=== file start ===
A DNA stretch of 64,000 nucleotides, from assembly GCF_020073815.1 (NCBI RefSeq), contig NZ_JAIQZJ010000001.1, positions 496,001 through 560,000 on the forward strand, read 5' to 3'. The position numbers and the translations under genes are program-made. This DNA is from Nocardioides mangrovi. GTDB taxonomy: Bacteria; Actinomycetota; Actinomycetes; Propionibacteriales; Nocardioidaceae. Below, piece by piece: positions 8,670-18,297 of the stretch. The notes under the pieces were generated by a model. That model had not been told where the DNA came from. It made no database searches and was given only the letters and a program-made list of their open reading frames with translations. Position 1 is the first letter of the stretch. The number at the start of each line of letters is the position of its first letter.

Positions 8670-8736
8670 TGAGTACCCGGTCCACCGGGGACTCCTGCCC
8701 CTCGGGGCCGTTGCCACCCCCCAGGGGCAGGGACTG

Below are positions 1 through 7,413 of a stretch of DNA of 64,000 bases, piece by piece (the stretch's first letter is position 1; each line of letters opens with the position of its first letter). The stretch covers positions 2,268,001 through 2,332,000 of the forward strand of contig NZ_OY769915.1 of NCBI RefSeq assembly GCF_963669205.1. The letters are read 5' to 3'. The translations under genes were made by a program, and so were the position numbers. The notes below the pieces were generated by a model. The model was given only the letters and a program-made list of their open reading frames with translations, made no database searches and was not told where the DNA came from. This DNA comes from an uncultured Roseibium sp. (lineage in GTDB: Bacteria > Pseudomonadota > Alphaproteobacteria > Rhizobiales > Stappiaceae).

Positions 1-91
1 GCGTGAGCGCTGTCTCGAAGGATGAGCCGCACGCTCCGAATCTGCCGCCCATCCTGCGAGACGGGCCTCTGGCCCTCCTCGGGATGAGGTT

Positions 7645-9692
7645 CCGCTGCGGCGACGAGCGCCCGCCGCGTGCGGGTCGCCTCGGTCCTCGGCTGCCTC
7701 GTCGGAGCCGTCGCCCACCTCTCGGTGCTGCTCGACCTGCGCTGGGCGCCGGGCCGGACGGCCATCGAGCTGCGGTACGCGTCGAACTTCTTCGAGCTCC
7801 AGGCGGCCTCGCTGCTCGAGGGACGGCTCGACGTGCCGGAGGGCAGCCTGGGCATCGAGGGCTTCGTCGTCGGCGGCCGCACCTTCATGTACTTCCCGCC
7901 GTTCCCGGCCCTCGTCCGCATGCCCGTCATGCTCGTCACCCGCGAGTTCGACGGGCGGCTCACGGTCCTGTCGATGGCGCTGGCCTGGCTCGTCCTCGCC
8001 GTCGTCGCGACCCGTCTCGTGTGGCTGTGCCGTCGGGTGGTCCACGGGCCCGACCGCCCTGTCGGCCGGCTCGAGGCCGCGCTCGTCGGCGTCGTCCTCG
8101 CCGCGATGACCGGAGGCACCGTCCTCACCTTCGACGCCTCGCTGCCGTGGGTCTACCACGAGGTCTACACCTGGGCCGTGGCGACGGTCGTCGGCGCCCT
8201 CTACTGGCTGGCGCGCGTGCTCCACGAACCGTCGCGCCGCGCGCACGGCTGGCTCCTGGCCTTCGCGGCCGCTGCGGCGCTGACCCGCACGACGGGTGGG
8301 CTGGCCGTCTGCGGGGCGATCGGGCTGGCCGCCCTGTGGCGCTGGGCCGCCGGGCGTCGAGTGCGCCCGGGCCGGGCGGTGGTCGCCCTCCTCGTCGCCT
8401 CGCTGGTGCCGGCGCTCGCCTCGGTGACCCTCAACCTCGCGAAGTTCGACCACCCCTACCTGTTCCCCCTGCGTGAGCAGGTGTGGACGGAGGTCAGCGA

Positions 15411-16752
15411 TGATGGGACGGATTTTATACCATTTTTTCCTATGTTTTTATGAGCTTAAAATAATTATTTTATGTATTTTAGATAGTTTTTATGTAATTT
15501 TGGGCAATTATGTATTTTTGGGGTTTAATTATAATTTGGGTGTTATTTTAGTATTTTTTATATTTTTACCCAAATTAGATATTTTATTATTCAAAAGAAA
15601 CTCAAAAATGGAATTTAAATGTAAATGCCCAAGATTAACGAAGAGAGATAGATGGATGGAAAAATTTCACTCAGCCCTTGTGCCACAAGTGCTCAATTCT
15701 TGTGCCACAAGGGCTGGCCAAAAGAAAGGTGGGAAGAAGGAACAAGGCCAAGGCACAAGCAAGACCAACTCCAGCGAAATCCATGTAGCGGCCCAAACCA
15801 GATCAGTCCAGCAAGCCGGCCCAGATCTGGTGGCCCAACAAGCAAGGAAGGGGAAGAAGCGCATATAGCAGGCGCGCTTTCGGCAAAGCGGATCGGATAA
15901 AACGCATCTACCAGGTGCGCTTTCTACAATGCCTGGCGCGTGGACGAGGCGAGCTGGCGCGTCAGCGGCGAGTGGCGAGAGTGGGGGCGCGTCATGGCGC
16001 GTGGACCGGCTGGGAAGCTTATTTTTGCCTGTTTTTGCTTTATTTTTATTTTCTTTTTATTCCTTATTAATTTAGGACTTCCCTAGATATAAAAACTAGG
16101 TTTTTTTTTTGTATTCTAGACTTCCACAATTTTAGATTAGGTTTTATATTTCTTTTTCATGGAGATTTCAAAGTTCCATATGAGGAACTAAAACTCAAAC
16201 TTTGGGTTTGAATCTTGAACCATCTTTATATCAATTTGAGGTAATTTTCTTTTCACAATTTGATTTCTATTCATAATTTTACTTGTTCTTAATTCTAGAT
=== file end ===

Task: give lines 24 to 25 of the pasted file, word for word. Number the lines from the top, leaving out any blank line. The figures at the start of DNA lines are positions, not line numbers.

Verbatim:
15901 AACGCATCTACCAGGTGCGCTTTCTACAATGCCTGGCGCGTGGACGAGGCGAGCTGGCGCGTCAGCGGCGAGTGGCGAGAGTGGGGGCGCGTCATGGCGC
16001 GTGGACCGGCTGGGAAGCTTATTTTTGCCTGTTTTTGCTTTATTTTTATTTTCTTTTTATTCCTTATTAATTTAGGACTTCCCTAGATATAAAAACTAGG